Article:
Greed is the rather fundamental evil. All these litigation, all these disputes, all these conflicts, are nothing but a manifestation of greed. Greed, basically a personal evil, has gradually been extended to national, and then international, affairs. These wars, whether hot or cold; these races of armament; these international intrigues; these power blocks, what is their real reason? An uncontrollable greed to dominate the world!
Islam trains a man to subdue his greed to the greater benefit of mankind. It has forbidden “interest” and thus abolished the system of earning money from money. Islamic society cannot tolerate an economic system based upon taking and giving interest. If you have money to spare, give it without any worldly motive, just for the sake of pleasing Allah by helping his creatures. Do not follow those unbelievers who refused to help poor on the pre text that God could have given them wealth, had He wanted so. They have been condemned in the verse quoted above. Do not take a share in that condemnation by acting like them!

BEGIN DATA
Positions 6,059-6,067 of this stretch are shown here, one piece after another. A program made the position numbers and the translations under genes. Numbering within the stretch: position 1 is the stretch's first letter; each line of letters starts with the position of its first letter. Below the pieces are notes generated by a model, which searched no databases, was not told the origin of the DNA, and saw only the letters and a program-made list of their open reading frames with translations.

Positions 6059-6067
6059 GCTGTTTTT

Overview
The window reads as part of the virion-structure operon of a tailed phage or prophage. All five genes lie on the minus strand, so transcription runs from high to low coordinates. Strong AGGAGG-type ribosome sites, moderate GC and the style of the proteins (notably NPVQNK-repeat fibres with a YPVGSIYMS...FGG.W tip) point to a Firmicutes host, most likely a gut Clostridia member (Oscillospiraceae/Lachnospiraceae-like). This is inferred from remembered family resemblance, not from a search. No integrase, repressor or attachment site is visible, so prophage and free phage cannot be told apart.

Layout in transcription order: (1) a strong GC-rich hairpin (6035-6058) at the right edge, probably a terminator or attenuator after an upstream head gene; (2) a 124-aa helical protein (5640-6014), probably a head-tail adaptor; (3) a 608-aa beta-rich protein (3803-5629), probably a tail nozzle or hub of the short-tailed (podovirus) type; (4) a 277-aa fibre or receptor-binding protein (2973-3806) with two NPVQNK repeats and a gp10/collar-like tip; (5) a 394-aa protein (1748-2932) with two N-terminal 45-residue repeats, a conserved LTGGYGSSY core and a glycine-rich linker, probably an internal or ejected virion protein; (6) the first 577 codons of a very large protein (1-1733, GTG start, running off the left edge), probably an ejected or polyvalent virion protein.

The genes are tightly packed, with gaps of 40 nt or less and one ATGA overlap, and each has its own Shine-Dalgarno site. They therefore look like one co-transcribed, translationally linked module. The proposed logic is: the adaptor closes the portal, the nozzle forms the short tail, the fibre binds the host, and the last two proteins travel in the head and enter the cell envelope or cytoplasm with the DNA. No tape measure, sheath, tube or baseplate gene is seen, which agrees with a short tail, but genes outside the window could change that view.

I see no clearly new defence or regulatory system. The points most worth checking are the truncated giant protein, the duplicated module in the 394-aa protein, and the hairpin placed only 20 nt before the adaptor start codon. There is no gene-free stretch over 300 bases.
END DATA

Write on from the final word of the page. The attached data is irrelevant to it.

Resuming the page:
Alms and Zakaat are another method of subduing the undesirable greed. Ameer-ul-Momeneen Ali bin Abi Talib has said: “O son of Adam. Whatever thou earneth above thy needs, thou art just its treasurer for others”. The world will become a paradise, if mankind heeds to this ethical code and changes its attitude accordingly. Also he has said: “Whatever poverty and distress in this world, is owing to the greed of rich men who do not comply with the rules laid down by Islam about their financial obligations”.
Division of inheritance is another method by which Islam compels Muslims to distribute the wealth accumulated during a lifetime. The Qur’an lays down the detailed rules of its distribution among heirs. But it does not become silent after this. It says that if any poor person is present, give something to him also.
The Holy Prophet has said: “Allah says, ‘The poor are my dependants, the rich my agents; if my agents will not give to my dependents their due I shall put them in Hell and I shall not care for them”.
Let us root out the ‘greed’ from our hearts. Only then this would will be a place to live upon.
“Do they envy people for what God hath given them of His bounty”? (Qur’an Chapter 4: verse 54).